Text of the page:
Attorney Thomas B. Burton answers the following question: "What Happens if Seller of House Dies with Land Contract?"
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Hello, I'm Attorney Thomas Burton. I'm an estate planning, business and asset protection attorney here in Wisconsin and welcome back to our Question and Answer Series.
Today's question has to do with real estate and the writer asked the following - "How does a land contract work? The seller has a mortgage on the house, what will happen if the seller dies? My father-in-law would like to sell my husband and I, his house, on a land contract. My father-in-law still has a mortgage on the house currently but he was diagnosed with cancer and put on hospice. Can we use a land contract to obtain the house?"
So good question, there's a few things to be aware of and I want to walk you through them in this video today.
First, you should examine the mortgage documents carefully that your father-in-law has in his mortgage on the property. Usually the bank will have a lien on the house as a secured interest on the property, superior to all other lien holders. What this means is if your father-in-law died, his heirs - the people he named in his will or if he has no will then his next closest living relatives as determined by the statutes the laws of intestacy, would receive his house through his probate estate. So after he died, the estate would take ownership of the house but it's subject to the mortgage meaning that state would own the house but would be required to pay off the mortgage on the house, if the house is sold.
So usually in this situation, a state would seek to sell the house within one year or so, through the probate process. If your father has equity in the home and I think he does, based on your question but I am not sure, it's possible he could begin selling you the home on a land contract but it would still be subject to that mortgage on the property because they have the superior interest, the lien on the property. So if you buy it subject to the mortgage, you want to be clear about what you're buying which would only be his equity interest and you would still have that mortgage to pay, if he dies for you to get clean title, they would want you to refinance. You know because you can't just assume his mortgage in most cases, you would need to get your own mortgage. So if you buy a property, again you'd have to pay off that mortgage, it would be subject to the mortgage and the other thing to be aware of with land contracts is they are, they contain certain risks that a traditional mortgage doesn't for the buyer because if you fail to make a payment, the seller can essentially, they don't have to go through a for closure process depending how the land contracts written, they can quickly reclaim their interest in the property and you are left without anything. So if you do a land contract, examine it carefully and know what you're signing and I would sit down with a qualified real estate, estate planning attorney in your area, to go through the best options in this situation because if your father-in-law intends to leave this to you at death, it might be better to just do that through his will or trust.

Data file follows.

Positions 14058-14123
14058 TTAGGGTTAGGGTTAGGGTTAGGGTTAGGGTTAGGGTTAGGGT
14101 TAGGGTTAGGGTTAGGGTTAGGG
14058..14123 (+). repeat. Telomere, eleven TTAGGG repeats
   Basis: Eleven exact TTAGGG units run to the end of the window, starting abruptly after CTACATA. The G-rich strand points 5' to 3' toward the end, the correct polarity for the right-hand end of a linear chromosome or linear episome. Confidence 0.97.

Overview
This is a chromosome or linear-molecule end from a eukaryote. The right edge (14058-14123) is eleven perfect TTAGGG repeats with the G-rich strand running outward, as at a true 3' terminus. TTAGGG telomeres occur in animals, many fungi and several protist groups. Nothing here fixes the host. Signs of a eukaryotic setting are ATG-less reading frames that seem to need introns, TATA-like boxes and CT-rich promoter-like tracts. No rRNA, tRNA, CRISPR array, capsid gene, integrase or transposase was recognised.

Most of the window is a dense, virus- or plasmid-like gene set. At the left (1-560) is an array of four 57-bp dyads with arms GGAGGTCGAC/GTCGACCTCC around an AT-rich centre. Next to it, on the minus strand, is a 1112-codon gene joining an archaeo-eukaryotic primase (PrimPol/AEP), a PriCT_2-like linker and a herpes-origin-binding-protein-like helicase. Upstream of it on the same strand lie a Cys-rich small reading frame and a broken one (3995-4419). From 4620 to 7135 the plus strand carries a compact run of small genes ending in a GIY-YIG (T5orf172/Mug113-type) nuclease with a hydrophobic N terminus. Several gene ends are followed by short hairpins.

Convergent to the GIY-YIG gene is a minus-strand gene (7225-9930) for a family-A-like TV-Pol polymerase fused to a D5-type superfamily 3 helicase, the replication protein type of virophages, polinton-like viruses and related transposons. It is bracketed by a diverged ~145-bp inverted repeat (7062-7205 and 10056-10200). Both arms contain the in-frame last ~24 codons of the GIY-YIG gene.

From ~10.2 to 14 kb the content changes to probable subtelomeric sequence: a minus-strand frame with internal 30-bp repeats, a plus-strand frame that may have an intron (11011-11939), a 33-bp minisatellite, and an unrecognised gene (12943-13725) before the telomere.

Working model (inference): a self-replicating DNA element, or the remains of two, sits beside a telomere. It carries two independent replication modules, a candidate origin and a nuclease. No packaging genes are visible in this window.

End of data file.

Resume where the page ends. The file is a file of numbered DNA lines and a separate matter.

The other thing we didn't even get into today is with Medicaid planning. I'd see you mentioned hospice but if he should need long-term Medicaid assistance, the land contract is going to cause problems for you likely if you enter into one at this late date and then try to qualify for Medicaid. So I would talk with a qualified estate planning elder law real estate attorney before you proceed with any of this planning because I'm not sure exactly what you're trying to do here. I can see your question about the land contract but I'm not sure what your ultimate goal is and if you sit down with an attorney and lay it out, they can give you the best options to achieve that goal in this situation but in general, be aware of the risks of land contracts, especially when you're the buyer and always be aware that if the bank has the superior mortgage lien on a property, they are always going to need to be paid off, first before you would have clean title to any piece of real estate.
So great question and thank you for asking.
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